Corner cases make for complex code. They multiply with each other. And as they multiply, they reduce the effectiveness of each new line of code.
Thoughts on Functional Programming Podcast
An off-the-cuff stream of Functional Programming ideas, skills, patterns, and news from Functional Programming expert Eric Normand.
Lisps have traditionally been highly interactive. This allowed AI researchers and language developers to iterate quickly and learn about what works and what doesn’t. How can you tap into this in your workflow?
I use this pattern all the time when I’m programming, and I don’t know if it has a name. It involves lifting a value into a new space, solving a problem with it, then lowering it back down.
Can you do Functional Programming in any language? More importantly, can you learn FP in any language? What does it mean to call a language “functional”?
In Functional Programming, everything needs to be first class? But what does that mean? And why is it important? I discuss the idea of composing Actions and Calculations dynamically.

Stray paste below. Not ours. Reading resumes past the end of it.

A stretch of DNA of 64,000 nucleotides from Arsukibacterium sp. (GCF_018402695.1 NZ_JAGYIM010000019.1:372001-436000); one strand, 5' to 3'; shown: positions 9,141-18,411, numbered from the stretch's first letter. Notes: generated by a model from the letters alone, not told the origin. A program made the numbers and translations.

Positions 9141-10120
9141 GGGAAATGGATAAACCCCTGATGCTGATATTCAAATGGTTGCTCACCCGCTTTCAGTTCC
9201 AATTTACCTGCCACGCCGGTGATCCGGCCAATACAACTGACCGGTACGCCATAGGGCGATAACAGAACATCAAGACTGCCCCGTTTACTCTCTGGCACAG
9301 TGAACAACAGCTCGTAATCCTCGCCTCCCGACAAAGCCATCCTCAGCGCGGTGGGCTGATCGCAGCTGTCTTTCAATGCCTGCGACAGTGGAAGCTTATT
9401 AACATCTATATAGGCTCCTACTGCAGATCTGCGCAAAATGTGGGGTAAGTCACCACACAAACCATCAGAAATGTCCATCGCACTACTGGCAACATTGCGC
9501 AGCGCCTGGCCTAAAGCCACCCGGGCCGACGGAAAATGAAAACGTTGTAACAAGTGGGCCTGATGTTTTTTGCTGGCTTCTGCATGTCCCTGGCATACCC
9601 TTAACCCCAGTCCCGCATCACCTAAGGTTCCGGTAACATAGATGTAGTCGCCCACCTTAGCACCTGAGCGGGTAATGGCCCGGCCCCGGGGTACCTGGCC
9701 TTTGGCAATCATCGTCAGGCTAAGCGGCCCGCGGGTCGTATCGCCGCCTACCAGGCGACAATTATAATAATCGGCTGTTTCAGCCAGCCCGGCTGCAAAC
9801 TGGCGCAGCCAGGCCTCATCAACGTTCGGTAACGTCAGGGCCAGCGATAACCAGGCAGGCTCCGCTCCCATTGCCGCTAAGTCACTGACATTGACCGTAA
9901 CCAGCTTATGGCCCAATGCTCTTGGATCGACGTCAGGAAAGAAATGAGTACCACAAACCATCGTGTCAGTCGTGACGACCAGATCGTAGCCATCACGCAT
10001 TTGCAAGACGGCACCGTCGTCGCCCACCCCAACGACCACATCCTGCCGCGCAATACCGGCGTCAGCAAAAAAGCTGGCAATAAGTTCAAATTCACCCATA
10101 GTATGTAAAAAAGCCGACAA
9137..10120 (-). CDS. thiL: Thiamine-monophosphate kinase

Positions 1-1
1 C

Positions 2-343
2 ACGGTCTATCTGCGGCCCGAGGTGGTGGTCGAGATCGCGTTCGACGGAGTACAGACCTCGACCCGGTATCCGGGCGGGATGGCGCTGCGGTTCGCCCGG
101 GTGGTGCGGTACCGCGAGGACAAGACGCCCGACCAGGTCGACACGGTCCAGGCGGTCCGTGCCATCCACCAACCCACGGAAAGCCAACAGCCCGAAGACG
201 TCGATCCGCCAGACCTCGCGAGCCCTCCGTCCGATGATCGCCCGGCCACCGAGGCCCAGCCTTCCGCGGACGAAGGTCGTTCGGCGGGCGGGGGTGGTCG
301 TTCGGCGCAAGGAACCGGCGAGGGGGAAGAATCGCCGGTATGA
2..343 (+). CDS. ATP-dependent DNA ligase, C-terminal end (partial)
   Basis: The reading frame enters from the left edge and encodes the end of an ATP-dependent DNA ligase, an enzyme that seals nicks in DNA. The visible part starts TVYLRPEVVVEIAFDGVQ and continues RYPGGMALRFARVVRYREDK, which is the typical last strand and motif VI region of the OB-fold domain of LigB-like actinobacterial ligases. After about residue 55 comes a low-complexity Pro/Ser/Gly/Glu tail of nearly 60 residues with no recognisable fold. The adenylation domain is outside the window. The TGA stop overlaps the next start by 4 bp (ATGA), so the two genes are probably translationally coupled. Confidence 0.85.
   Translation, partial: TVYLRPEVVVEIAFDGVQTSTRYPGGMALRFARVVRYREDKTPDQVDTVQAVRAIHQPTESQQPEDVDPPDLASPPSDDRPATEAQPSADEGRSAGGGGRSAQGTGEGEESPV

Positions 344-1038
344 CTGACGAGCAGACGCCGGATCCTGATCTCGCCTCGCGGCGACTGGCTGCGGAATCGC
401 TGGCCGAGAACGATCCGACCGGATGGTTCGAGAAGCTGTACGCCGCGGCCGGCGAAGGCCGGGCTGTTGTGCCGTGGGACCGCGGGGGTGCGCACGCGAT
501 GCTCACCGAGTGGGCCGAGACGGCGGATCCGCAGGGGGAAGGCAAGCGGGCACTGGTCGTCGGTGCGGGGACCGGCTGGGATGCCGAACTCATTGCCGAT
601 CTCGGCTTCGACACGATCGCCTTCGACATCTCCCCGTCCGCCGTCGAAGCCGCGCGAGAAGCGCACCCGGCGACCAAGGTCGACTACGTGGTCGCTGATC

We have so much memory now, compared to the 1970s, that it often seems like we have memory to burn. I misspoke in a previous episode where I made it seem like I’m in favor of wasting memory. But what did I mean instead?
As I develop and expound this theory, it may seem to be too complicated. Isn’t functional programming just programming with pure functions? Why make this more complicated than that? We talk about my reasons and my goals for the theory.
If I write a straightforward solution to a problem in Clojure, it might take me a thousand lines of code to solve it. To handle all the corner cases and everything, I got a thousand lines of code. However, if I take this other approach where it’s much more indirect, or instead of solving the problem that I have in front of me, I write a language–a DSL. The DSL could take me 500 lines of code to write. That’s a fairly large DSL. Usually they’re much smaller, but it takes me 500 lines of code. Actually, writing the solution in it only takes 10 lines of code.
In school, we learn about a few algebraic properties. These apply very well in functional programming because their expression is so simple, their definitions are so simple and they really focus on how things compose.